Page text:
As cloud goes mainstream House of Lords assesses digital skills gap
The House of Lords has set up a special committee to assess the UK’s digital competitiveness. The House of Lords Committee on Digital Skills will focus on assessing the digital capability of the nation at a time when enterprise adoption of cloud services is steadily increasing, creating demand for skills around cloud, mobility and cybersecurity.
The investigation will examine the digital capability of the UK, and include an overview of future technology trends as well as how the nation may best prepare the future workforce to compete in an economy increasingly focused on providing digital services.
A major area of focus for the investigation will be weather the UK is developing a workforce that is appropriately skilled for future jobs.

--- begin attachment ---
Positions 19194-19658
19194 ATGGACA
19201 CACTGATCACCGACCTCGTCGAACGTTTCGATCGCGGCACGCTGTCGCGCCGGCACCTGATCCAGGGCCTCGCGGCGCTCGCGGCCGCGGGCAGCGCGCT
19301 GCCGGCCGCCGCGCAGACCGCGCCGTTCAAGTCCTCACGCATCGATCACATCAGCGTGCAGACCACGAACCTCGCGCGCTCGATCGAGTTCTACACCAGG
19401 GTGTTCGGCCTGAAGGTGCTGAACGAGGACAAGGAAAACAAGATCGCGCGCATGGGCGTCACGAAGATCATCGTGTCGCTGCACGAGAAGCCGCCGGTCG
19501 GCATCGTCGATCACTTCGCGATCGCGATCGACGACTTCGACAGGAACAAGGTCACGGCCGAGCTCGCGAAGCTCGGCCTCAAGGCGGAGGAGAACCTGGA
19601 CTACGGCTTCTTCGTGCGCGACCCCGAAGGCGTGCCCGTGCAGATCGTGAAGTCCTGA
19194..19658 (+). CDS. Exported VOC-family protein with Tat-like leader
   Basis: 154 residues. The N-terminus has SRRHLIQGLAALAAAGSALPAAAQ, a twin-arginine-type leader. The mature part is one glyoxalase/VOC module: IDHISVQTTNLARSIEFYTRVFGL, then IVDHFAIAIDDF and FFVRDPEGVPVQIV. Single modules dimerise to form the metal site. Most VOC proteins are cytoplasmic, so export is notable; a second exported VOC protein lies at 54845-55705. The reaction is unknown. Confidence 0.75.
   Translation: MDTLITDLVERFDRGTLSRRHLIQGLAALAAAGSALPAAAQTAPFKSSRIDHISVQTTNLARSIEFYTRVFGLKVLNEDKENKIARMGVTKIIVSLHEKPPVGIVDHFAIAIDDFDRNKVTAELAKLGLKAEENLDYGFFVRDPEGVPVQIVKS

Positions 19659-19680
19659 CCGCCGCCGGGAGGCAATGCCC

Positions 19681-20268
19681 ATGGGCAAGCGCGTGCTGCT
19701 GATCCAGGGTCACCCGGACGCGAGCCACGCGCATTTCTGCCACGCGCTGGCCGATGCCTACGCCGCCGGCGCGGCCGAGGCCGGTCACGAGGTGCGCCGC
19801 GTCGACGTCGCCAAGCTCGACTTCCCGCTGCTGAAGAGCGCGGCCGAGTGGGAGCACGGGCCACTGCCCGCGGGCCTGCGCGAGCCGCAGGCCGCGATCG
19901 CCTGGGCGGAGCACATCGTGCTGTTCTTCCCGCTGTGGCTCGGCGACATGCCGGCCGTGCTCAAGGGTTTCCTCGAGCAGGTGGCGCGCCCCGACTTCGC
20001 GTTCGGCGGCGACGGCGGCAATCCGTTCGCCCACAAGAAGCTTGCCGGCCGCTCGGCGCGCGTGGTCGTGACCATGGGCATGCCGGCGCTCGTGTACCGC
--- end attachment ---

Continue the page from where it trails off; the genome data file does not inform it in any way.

“The level of technological change in the UK and the rest of the world is staggering, and having a workforce that possesses the right skills is going to prove vital to our economy,” said Baroness Morgan of Huyton, chair of the Committee.
“Our Committee will therefore be analysing in-depth the state of the UK’s digital knowledge, and examining whether our labour market is skilled enough to compete on the international stage.”
She explained that this will involve looking at the range of skills taught to students and graduates, comparing whether what they are taught matches the rapidly growing number of ICT vacancies in the market.
“Making sure we have the infrastructure to support the digital environment of the future” will be the central task of government in the wake of the Committee’s report.
The move to assess the UK’s digital skills competency comes at a time when consensus among academics, government and business is quickly forming around the notion of an impending ICT skills gap across the nation.
According to a report published by the UK Commission for Employment and Skills in September last year, growth in the UK digital industries sector could be hampered by an impending skills gap brought about by the rapid proliferation of cloud and mobile technologies.
The report says that cloud computing, mobile technologies and cyber-security are creating demand for deeper and more specialised IT skills – skills the report says are lacking in the UK.